By David L. Hansen on Nov 17, 2018
Saying "no" can help focus your ministry, your leadership and your preaching.
By Sean Hamon on Sep 15, 2014
When we study and prepare in isolation, we limit what we can learn.
By Peter Mead on Jul 29, 2021
Paul wrote and he wrote very strongly, but where was his confidence?
By Sermoncentral on Aug 27, 2020
Discover 15 powerful Labor Day sermon and worship resources to use in your church. As Colossians 3:23 says, "Whatever you do, work at it with all your heart, as working for the Lord, not for human masters."
By Peter Mead on Mar 6, 2019
God's work is transformational. Is our preaching doing God's work?
By Sermoncentral on Jan 14, 2021
When it comes to small groups, what works for big churches may not work for small churches.
By Sermoncentral on Mar 3, 2014
John Piper shares what works for him--but cautions that it may not work for you.
By Josh Reich on Feb 25, 2021
Too many pastors work at churches they would not attend if they didn’t get paid to be there. Think about this: If you work at a church, would you attend it if you didn’t get paid to be there?
By J.s. Park on Jan 8, 2014
Sometimes your good work can actually hinder people from hearing the gospel.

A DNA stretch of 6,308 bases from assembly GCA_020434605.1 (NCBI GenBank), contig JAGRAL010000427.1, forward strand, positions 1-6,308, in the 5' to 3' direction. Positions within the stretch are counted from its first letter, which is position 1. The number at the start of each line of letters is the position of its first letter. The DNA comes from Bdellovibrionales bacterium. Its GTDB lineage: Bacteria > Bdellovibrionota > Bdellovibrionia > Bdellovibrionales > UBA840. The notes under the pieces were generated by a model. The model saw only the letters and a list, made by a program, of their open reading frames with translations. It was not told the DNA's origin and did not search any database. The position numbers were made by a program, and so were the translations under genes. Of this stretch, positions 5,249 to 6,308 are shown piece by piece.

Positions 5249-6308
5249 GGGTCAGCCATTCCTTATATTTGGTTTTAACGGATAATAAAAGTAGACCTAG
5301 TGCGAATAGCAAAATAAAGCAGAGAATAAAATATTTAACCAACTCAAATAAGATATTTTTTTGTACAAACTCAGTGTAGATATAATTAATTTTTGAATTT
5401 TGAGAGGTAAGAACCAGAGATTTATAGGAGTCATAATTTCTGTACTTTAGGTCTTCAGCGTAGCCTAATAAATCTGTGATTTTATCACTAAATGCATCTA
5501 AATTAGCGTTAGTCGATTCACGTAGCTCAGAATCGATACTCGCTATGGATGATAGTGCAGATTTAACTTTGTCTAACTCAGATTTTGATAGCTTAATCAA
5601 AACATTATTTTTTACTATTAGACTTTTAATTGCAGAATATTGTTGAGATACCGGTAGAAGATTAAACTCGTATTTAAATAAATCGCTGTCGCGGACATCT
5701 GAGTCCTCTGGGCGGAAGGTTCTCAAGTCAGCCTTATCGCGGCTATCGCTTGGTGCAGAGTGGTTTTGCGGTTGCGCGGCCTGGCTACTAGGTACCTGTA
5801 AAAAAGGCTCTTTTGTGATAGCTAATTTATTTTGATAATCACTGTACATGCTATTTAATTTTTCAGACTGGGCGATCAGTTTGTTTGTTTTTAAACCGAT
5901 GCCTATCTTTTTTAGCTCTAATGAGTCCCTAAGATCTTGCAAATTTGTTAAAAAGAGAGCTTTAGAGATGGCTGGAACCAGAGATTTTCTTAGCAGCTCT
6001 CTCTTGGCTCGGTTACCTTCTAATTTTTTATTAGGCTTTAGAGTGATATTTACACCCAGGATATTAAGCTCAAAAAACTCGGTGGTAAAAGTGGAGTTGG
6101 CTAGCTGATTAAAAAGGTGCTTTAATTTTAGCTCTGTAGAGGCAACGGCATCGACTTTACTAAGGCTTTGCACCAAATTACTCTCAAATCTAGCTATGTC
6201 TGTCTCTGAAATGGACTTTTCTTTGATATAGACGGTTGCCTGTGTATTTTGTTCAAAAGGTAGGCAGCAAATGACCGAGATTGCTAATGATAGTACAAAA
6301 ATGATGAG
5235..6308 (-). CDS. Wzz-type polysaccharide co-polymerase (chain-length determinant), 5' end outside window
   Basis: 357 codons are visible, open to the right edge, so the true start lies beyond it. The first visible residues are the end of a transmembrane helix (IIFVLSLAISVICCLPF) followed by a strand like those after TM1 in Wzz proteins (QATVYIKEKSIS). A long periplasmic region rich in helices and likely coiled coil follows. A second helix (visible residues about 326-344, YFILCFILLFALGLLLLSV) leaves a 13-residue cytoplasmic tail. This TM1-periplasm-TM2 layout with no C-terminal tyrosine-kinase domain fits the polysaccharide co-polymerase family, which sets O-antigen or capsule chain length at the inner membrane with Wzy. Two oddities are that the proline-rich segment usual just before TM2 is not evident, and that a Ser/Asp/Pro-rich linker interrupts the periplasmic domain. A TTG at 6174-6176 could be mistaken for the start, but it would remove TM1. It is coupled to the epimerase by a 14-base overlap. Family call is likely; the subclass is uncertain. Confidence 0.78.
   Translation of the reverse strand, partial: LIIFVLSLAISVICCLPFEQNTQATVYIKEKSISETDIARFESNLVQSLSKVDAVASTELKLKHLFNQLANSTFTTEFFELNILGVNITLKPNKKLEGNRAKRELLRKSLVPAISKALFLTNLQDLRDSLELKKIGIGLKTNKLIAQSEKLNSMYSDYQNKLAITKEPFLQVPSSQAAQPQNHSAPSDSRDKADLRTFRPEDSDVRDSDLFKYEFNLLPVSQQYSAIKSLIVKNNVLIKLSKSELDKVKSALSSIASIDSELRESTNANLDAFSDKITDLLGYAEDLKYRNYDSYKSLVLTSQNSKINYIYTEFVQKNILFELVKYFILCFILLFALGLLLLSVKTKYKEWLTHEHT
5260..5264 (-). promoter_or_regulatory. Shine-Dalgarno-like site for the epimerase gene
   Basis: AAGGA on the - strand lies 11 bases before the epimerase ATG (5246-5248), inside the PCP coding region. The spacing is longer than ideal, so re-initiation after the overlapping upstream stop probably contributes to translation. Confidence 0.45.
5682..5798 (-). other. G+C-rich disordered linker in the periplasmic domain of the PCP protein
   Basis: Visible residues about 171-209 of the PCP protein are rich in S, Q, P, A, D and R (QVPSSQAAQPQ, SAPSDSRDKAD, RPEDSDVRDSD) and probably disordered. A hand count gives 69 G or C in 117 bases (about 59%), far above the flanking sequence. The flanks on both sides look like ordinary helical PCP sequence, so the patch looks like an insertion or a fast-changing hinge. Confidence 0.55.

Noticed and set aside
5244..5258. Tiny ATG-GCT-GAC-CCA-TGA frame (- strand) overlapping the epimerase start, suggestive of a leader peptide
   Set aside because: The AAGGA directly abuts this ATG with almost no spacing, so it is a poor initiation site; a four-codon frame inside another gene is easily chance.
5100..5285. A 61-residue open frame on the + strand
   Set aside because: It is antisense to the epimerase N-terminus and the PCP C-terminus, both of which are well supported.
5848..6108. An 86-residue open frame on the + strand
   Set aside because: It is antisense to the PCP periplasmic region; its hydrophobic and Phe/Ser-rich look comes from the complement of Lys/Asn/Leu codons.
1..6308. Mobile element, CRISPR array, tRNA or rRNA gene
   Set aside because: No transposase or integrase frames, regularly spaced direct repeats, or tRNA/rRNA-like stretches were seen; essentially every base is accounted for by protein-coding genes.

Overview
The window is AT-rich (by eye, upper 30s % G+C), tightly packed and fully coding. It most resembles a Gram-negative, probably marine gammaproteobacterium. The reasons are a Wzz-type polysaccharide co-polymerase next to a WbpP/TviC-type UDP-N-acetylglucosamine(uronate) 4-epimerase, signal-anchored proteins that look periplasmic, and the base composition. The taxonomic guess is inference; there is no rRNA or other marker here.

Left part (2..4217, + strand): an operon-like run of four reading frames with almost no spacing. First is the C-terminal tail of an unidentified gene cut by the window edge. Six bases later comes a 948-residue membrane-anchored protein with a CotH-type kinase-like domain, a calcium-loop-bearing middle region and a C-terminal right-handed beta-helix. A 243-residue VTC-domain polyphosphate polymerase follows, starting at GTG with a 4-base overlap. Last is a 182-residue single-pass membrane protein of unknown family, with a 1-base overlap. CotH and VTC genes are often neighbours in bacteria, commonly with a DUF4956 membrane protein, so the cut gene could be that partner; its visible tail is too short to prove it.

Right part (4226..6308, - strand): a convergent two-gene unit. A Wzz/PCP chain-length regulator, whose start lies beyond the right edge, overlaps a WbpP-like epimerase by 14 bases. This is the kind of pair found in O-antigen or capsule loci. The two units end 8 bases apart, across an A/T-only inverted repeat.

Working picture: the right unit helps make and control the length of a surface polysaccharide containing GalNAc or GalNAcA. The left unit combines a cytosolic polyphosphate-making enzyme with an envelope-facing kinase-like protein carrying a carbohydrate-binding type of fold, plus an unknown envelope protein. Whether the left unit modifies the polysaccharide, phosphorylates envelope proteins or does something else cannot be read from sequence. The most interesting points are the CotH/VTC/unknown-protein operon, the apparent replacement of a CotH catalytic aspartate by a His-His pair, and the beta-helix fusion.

By Karl Vaters on Jan 4, 2018
A minister with a well-nourished soul may or may not have a big church, but they’ll always have a healthy ministry.
By Gracia Grindal on Jun 13, 2012
Practical advice on what works--and what doesn't--in your sermon.
By Peter Mead on Oct 1, 2018
Peter Mead works the "feeding the flock" metaphor 10 different ways.
By Craig Groeschel on Jul 25, 2011
Craig Groeschel discusses the need for church leaders to stop competing and work together for Christ.
By Joe Hamilton on Aug 15, 2017
We are eager to see young men exert energy because we all know what happens when you put testosterone together with capacity to work for the kingdom. And we also know what happens when you mix the same testosterone and capacity with idleness. The ancient saying proves true: “the devil finds work for idle hands.”
By Steven Lawson on Oct 31, 2017
"Luther came to realize that salvation was a gift for the guilty, not a reward for the righteous. Man is not saved by his good works but by trusting the finished work of Christ. Thus, justification by faith alone became the central tenet of the Reformation."